Culture Report

CHAPTER 2: Creating and Sustaining a Culture of Patient Safety (Separated into Practices]

  • Leadership Structures and Systems

  • Culture Measurement, Feedback, and Interventions

  • Teamwork Training and Team Interventions

  • Identification and Mitigation of Risks and Hazards

Structures

and Systems

Culture Meas.,

FB., and Interv.

Team Training

and Team Interv.

ID and Mitigation

Risk and Hazards

Consent & Disclosure

Consent and Disclosure

CHAPTER 3: Informed Consent and Disclosure

  • Informed Consent

  • Life-Sustaining Treatment

  • Disclosure

  • Care of the Caregiver

Informed

Consent

Life-Sustaining

Treatment

Disclosure

Care of

Caregiver

Workforce

CHAPTER 4: Workforce

  • Nursing Workforce

  • Direct Caregivers

  • ICU Care

2010

NQF Report

Nursing

Workforce

Direct

Caregivers

ICU Care

CHAPTER 5: Information Management and Continuity of Care

  • Patient Care Information

  • Order Read-Back and Abbreviations

  • Labeling Studies

  • Discharge Systems

  • Safe Adoption of Integrated Clinical Systems including CPOE

Information Management and Continuity of Care

Patient

Care Info.

Read-Back

& Abbrev.

Labeling

Studies

Discharge

System

CPOE

Medication Management

CHAPTER 6: Medication Management

  • Medication Reconciliation

  • Pharmacist Leadership Role Including: High-Alert Med. and Unit-Dose Standardized Medication Labeling and Packaging

Med. Recon.

Pharmacist Systems Leadership:

High-Alert, Std. Labeling/Pkg., and Unit-Dose

CHAPTER 7: Hospital-Associated Infections

  • Hand Hygiene

  • Influenza Prevention

  • Central Venous Catheter-Related Blood Stream Infection Prevention

  • Surgical-Site Infection Prevention

  • Care of the Ventilated Patient and VAP

  • MDRO Prevention

  • UTI Prevention

Healthcare-Associated Infections

Hand Hygiene

Influenza

Prevention

Central V. Cath.

BSI Prevention

Sx-Site Inf.

Prevention

VAP

Prevention

MDRO

Prevention

UTI

Prevention

CHAPTER 8:

  • Wrong-Site, Wrong-Procedure, Wrong-Person Surgery Prevention

  • Pressure Ulcer Prevention

  • DVT/VTE Prevention

  • Anticoagulation Therapy

  • Contrast Media-Induced Renal Failure Prevention

  • Organ Donation

  • Glycemic Control

  • Falls Prevention

  • Pediatric Imaging

Condition-, Site-, and Risk-Specific Practices

Wrong-site

Sx Prevention

Press. Ulcer

Prevention

DVT/VTE

Prevention

Anticoag.

Therapy

Contrast

Media Use

Organ

Donation

Glycemic

Control

Falls

Prevention

Pediatric

Imaging


Values Report

Systems

Structures

Behaviors

Outcomes

LEADERSHIP STRUCTURES and SYSTEMS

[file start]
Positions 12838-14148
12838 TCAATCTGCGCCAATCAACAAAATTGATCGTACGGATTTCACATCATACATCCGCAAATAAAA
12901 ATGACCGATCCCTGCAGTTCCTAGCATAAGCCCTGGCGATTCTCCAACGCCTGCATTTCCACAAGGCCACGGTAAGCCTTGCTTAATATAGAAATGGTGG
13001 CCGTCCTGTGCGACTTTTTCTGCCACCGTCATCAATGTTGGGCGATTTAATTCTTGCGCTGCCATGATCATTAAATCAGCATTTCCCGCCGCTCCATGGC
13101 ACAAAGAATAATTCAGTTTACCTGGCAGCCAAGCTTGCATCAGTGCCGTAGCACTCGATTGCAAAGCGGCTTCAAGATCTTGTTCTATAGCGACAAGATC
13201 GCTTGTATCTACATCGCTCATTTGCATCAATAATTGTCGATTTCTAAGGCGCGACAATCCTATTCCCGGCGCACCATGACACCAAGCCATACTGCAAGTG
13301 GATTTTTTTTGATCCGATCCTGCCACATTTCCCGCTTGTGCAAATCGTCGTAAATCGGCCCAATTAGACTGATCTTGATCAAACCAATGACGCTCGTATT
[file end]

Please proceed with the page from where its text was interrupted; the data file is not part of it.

Patients and Community

Leadership Structures

and Systems

Culture Measurement, Feedback, and Intervention

Teamwork Training and

Skill Building

Identification and Mitigation of Risks and Hazards

NQF 34 Safe Practices



APIC Resources for Targeting Zero HAIs Report

Kathy L. Warye

Chief Executive Officer, Association for Professionals

in Infection Control and Epidemiology (APIC)

Safe Practices Webinar

March 18, 2010


The association for professionals in infection control epidemiology
The Association for Professionals in Infection Control & Epidemiology

  • MissionTo improve health and patient safety by reducing the risks of infection and related adverse outcomes

  • Global leader in infection prevention

    Over 13,000 members worldwide, responsible for infection prevention and hospital epidemiology in a variety of healthcare settings

  • Cores services

    Education, practice guidance, research, communications and public policy


Developing and Validating Clinical Best-Practices Epidemiology

  • APIC works with 28 healthcare organizations to facilitate consensus on practice recommendations.

  • Ensures that the development of standards and guidelines are evidence-based.


Setting the theoretical goal of elimination of HAIs Epidemiology

An expectation that IPC measures will be applied consistently

A safe environment for healthcare workers, empowered to hold each other accountable

Systems and administrative support that provide the necessary foundation

Transparency and continuous learning

Prompt investigation of HAIs

Real-time data to front line staff to drive improvement

Zero tolerance for unsafe behaviors and practices that put patients and healthcare workers at risk

Targeting Zero…

APIC 2008Targeting Zero Position Statement: www.apic.org


Targeting zero crbsi clab resources
Targeting Zero: EpidemiologyCRBSI/CLAB Resources

Online Course: Elimination of Catheter-Related Bloodstream Infections